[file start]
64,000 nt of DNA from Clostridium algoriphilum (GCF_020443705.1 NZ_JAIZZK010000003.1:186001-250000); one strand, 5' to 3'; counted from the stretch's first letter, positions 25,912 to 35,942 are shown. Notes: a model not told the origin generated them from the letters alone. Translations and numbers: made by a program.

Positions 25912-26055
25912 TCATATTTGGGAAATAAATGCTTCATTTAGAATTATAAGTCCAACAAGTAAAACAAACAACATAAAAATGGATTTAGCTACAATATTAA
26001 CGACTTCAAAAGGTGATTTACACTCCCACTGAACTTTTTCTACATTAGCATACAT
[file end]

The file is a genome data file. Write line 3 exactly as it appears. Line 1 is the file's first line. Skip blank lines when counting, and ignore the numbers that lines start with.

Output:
25912 TCATATTTGGGAAATAAATGCTTCATTTAGAATTATAAGTCCAACAAGTAAAACAAACAACATAAAAATGGATTTAGCTACAATATTAA